Chris was a tall, handsome, incredibly intelligent young man. He had come to Christ in 1995 and we became good friends in those early days of our faith-journey. Eventually, we rented an apartment and spent much of our free time dissecting the Scriptures and ministering at our church side by side. When Amy and I married in 1997, Chris stood near me as one of my groomsman. Several years later he moved to Colorado, married and is now, of all things, an Episcopal priest and theological blogger. Chris has one of the greatest intellects of any Christian I’ve ever met and I’d be reluctant to get into any form of deep debate with the fellow. He is brilliant and I wish we lived closer to each other because I always came away from our time together as a better man than I was before we got together. There is something I have against the man, however. He left me hungry one day, standing before the freezer in our apartment, incapable of making a wise decision about what I would eat for supper. I’m unsure that I’ll ever forget what I saw staring back at me that day when I came home late needing a meal. Chris had done the grocery shopping that week and had purchased a package from the store which said only “MEAT PATTIES”. This vague, uncommitted label told me something about its contents…but not nearly enough to motivate me to actually take a bite.
Meat patties. Was it beef? We do not know to this day. Might it have been some form of breaded poultry? The greatest minds of our generation shrug their shoulders and walk away with no answer. Meat patties…badger meat? Raccoon? Fresh water otter or salt water crocodile? I cannot give you an answer. Meat…patties…a patty of meat, that’s the full extent of what I was being told. All I knew is that there was some processed form of creature that was once alive but was now dead, existing only as a package of meat circles in my freezer. I had encountered a lack of specific information. I think I made a PB&J sandwich and went to bed bewildered at how such a rational man like Chris could ever succumb to such a non-committal offer of nourishment. Meat patties. No thank you.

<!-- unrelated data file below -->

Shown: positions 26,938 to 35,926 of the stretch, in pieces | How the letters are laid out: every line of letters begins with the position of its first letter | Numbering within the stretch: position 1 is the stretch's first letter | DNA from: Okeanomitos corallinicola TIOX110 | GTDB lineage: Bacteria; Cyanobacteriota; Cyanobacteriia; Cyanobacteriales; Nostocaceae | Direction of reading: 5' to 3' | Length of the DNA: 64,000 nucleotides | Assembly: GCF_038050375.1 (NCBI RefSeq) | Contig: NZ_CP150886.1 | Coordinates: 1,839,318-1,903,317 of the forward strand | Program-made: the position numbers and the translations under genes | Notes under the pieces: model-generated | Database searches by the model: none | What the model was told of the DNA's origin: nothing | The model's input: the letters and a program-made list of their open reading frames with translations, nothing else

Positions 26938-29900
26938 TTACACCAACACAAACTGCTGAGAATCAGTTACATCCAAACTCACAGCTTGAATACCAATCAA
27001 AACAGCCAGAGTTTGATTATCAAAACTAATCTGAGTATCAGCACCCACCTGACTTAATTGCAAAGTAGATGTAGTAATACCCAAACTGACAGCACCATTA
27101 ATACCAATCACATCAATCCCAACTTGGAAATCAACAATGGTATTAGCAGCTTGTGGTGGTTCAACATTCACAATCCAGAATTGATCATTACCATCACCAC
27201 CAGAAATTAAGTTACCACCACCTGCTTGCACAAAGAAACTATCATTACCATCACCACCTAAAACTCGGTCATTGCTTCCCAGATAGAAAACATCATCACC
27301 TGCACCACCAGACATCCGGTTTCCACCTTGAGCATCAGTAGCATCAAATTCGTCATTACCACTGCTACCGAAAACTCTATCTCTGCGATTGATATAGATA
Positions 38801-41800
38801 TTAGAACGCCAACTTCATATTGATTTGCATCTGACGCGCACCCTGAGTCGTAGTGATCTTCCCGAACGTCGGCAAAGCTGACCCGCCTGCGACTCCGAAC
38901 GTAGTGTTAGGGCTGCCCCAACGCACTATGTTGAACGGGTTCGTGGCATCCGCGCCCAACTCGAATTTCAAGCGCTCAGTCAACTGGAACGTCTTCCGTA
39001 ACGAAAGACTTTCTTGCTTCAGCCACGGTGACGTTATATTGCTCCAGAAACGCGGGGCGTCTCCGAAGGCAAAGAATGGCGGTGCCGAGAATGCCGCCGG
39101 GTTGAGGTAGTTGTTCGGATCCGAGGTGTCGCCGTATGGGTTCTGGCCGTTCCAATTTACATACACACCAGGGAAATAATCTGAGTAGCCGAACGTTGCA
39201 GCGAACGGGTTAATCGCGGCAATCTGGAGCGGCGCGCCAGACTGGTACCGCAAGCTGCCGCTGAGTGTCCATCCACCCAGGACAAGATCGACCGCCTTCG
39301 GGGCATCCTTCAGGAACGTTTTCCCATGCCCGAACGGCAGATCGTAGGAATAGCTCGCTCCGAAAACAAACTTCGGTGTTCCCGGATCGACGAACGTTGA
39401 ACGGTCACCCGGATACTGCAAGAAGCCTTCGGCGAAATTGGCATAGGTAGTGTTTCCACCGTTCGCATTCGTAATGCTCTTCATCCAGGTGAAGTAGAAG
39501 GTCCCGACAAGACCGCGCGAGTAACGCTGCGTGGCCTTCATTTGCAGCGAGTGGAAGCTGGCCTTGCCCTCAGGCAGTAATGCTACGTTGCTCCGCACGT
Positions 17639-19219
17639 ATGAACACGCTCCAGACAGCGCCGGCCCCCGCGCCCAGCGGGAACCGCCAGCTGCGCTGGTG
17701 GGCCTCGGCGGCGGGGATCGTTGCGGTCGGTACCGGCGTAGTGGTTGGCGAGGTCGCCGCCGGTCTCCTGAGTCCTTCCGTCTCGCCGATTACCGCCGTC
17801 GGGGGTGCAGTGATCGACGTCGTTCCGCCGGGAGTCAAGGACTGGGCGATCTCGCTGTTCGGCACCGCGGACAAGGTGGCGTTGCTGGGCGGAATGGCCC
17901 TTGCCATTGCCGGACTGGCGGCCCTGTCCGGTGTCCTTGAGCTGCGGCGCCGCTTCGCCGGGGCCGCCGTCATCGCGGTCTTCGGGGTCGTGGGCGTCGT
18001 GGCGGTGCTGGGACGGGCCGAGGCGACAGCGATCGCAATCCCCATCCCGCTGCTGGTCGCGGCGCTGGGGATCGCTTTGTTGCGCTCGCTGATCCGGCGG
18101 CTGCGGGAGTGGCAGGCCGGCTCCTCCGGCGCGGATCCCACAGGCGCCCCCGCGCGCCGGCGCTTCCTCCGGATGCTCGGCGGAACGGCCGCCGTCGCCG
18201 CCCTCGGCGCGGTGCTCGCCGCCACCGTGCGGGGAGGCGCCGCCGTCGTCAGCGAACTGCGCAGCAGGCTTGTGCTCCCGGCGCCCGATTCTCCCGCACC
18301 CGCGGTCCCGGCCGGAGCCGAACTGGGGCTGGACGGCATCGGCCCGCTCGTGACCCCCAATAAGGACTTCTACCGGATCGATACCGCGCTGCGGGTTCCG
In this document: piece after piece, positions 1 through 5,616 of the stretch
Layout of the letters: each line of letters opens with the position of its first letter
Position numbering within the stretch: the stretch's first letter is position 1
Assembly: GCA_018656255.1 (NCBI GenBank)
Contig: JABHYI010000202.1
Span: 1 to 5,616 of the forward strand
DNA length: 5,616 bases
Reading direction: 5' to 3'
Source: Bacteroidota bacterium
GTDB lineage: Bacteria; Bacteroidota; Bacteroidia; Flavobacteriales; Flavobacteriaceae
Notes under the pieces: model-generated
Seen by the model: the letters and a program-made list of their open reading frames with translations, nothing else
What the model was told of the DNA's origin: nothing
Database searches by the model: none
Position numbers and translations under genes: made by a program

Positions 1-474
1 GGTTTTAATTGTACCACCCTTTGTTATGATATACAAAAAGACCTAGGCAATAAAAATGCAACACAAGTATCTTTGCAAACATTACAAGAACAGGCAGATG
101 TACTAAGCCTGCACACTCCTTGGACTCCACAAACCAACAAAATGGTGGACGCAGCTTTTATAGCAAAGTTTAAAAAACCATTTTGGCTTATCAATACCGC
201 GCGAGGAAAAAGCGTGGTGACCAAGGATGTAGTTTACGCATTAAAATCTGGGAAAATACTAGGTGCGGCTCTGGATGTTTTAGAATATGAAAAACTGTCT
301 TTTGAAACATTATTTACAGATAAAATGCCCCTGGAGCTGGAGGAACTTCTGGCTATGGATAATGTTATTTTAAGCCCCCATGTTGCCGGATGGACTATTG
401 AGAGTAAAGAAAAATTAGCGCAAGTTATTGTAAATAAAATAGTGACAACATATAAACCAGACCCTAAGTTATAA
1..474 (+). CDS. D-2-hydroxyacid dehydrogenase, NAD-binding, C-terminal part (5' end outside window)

Sometimes we need a clarifying of the facts before we sink our teeth into something. Don’t you desire to know as much information as possible when you are being asked to commit? We do research on automobiles before we buy one because we need to know everything we can about this high-dollar commitment. When we are considering a spouse, if we are wise, we spend many months (hopefully 10-15 years if your name is Alicia Lyle) getting to know the one to whom we will commit our lives. The 2016 presidential election cycle will begin it’s process later this year when candidates formally enter the race and start revealing their campaign platforms. Most of them will leave us feeling as if we are not quite being granted full disclosure of who they are and what they specifically intend to do if elected. I have already ordered a full pallet of Mylanta because I know how nauseous their non-answers and empty rhetoric will make me. People today seem more unwilling than ever just to tell you what they think, what they believe and what they intend to do. We are a culture of people who are fearful of getting specific.
What about the arena of spiritual leadership – don’t you want spiritual leaders to come out of the freezer and reveal what kind of meat they’re made of? Noncommittal pulpit-leasers who feel called of God to be buddies with everybody end up cloaking the true Gospel of Jesus Christ so that they won’t hazard their appeal to the masses. I can fully respect a preacher who goes full disclosure with what he believes, even if I think he’s an off-base and misinformed. I appreciate the fact that he will lay it out there for the people to consider and decide – not for them to guess about what he is actually saying. As for those Ministerial Meat Patties who refuse to tell you what the main ingredient of eternity happens to be…they belong in the back of the icebox with all the other freezer-burned items.
Christians, please remember that we are called to be salt and light. We are not paprika or sugar or cinnamon or Season-All. We are salt – unimpressive but necessary in our generation. Christ called us lights of the world…he never mentioned neon or strobe or that crazy blue light that whitens teeth. We are gospel-bearers and glory-reflectors. We shine with a borrowed light and I’m afraid that too many with prominent places in the visible American church are embarassed of the glare which comes from the true Gospel. Stop wrapping up your light with layers of ambiguity to make it appealingly dim and convenient to behold. Stop diluting your message to the point where you are now a low-sodium saint. We owe a debt of honesty and forthrightness about our King and let’s leave the response of those who hear to the Sovereign God over all. Stop being vague about what you believe. Stop aiming for blandness. Resist the urge to live in a package that only hints at what you are made of. Meat patties? C’mon. Let the world know what’s going on inside of you. You were packaged to leave no doubts about the One to whom you belong. Time to come out of the freezer.
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